(File photo) Gundremmingen nuclear power plant Photograph:( Reuters )
The six nuclear power plants contributed to around 12 per cent of electricity production in Germany in 2021
Germany has shut down half of its six nuclear power plants, kickstarting its 11-year plan to phase out the use of atomic power.
Under Germany’s energy transition policy, the nuclear plants in the Gundremmingen, Brokdorf, and Grohnde were decommissioned on December 31, 2021, after three-and-a-half decades of operation, as the European country shifts from fossil fuels to renewable energy.
Notably, the Brokdorf power plant, located about 40 kilometres (25 miles) northwest of Hamburg on the Elbe River – became a particular target of anti-nuclear protests following the 1986 Chernobyl disaster in the Soviet Union.
The last three nuclear power plants — Isar 2, Emsland and Neckarwestheim II — will be turned off by the end of 2022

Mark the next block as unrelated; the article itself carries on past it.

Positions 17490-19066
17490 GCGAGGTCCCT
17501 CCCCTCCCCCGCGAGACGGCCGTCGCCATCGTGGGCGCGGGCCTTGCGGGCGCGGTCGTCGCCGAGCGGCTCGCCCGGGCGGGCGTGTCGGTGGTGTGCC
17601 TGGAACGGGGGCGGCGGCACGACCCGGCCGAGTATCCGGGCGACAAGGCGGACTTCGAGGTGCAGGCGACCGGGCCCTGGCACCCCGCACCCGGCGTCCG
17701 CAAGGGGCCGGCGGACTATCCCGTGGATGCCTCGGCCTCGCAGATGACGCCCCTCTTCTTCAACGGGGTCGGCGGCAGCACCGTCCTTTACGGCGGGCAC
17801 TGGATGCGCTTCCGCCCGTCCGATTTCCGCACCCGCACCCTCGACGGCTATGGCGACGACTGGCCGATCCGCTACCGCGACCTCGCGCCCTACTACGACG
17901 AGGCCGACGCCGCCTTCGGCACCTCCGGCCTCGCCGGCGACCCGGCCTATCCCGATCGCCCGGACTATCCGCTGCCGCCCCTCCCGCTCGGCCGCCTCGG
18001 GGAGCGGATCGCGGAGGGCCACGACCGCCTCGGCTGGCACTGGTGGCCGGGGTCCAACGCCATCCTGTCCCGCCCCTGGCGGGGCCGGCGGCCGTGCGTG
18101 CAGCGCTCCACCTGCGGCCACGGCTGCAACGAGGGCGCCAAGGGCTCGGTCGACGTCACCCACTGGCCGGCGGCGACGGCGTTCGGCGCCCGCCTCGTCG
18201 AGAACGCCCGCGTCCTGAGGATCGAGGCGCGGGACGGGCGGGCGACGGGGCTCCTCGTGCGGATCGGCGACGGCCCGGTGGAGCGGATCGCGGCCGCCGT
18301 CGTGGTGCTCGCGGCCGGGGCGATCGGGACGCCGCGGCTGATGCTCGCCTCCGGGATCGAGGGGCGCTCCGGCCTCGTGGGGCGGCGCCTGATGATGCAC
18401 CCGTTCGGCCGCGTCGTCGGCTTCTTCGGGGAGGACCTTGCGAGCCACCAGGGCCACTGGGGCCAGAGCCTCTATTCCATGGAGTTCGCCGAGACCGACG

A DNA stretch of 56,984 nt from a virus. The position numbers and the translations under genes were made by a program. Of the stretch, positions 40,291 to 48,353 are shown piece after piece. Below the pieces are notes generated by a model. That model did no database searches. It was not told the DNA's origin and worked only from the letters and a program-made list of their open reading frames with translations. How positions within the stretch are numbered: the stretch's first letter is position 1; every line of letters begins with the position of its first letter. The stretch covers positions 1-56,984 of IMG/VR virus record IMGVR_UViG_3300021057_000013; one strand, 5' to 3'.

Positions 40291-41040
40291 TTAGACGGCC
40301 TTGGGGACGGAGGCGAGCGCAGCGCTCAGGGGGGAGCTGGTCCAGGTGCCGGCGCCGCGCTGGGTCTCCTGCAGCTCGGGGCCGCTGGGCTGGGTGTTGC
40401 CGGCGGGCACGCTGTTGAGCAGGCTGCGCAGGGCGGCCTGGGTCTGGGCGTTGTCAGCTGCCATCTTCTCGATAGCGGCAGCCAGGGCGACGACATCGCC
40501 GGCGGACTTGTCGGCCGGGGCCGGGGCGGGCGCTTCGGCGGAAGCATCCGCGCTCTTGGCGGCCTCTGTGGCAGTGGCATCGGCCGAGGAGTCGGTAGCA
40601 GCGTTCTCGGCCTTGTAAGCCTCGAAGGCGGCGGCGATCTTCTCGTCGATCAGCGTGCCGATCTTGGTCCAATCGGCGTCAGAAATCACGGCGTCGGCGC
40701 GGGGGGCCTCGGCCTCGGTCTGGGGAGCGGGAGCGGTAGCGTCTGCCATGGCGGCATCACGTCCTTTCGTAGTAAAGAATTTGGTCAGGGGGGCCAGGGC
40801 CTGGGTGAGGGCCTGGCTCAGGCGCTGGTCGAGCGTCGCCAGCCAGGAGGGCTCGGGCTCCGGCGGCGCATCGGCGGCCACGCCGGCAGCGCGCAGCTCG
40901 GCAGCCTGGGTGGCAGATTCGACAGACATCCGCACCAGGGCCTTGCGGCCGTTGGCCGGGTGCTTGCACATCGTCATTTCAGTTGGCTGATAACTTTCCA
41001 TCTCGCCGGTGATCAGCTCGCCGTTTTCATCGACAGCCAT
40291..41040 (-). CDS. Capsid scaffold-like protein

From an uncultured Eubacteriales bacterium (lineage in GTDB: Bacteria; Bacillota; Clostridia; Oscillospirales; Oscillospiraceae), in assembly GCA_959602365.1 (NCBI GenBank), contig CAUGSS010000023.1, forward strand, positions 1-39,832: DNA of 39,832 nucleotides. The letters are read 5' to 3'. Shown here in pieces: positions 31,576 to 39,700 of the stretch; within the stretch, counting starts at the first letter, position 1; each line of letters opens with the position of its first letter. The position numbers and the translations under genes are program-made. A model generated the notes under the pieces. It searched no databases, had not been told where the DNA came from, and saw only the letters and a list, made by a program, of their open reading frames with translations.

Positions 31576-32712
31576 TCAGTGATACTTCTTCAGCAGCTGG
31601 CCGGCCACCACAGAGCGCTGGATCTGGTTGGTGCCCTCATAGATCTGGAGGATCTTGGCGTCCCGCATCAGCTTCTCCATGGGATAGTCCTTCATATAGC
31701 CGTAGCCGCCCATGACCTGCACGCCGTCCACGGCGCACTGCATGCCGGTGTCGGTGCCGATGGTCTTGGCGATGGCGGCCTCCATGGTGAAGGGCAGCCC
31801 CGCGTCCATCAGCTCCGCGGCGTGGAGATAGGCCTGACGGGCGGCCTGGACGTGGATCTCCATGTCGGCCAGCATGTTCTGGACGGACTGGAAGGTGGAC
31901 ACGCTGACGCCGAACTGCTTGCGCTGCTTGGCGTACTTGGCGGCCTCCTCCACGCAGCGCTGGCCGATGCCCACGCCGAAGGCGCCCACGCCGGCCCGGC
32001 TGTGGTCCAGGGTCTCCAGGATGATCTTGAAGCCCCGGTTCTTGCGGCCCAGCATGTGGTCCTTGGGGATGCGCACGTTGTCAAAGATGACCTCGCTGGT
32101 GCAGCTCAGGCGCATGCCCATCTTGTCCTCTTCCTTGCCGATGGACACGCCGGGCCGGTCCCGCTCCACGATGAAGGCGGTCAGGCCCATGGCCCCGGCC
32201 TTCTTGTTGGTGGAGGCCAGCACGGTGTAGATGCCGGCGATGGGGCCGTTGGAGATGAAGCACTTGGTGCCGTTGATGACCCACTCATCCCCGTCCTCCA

"For the energy industry in Germany, the nuclear phase-out is final," Reuters quoted Kerstin Andreae, the head of energy industry association BDEW, as saying.
The six nuclear power plants contributed to around 12 per cent of electricity production in Germany in 2021, BDEW preliminary figures showed.
The share of renewable energy was almost 41 per cent, with coal generating just under 28 per cent and gas around 15 per cent.
The move to make renewable energy the primary source was taken by the centre-left government of former Chancellor Gerhard Schroeder in 2002.
His successor, Angela Merkel, had decided to speed up the process in the wake of the 2011 Fukushima disaster in Japan and set 2022 as the final deadline for shutting them down.
Germany aims to make renewables meet 80 per cent of power demand by 2030 through expanding wind and solar power infrastructure.
(With inputs from agencies)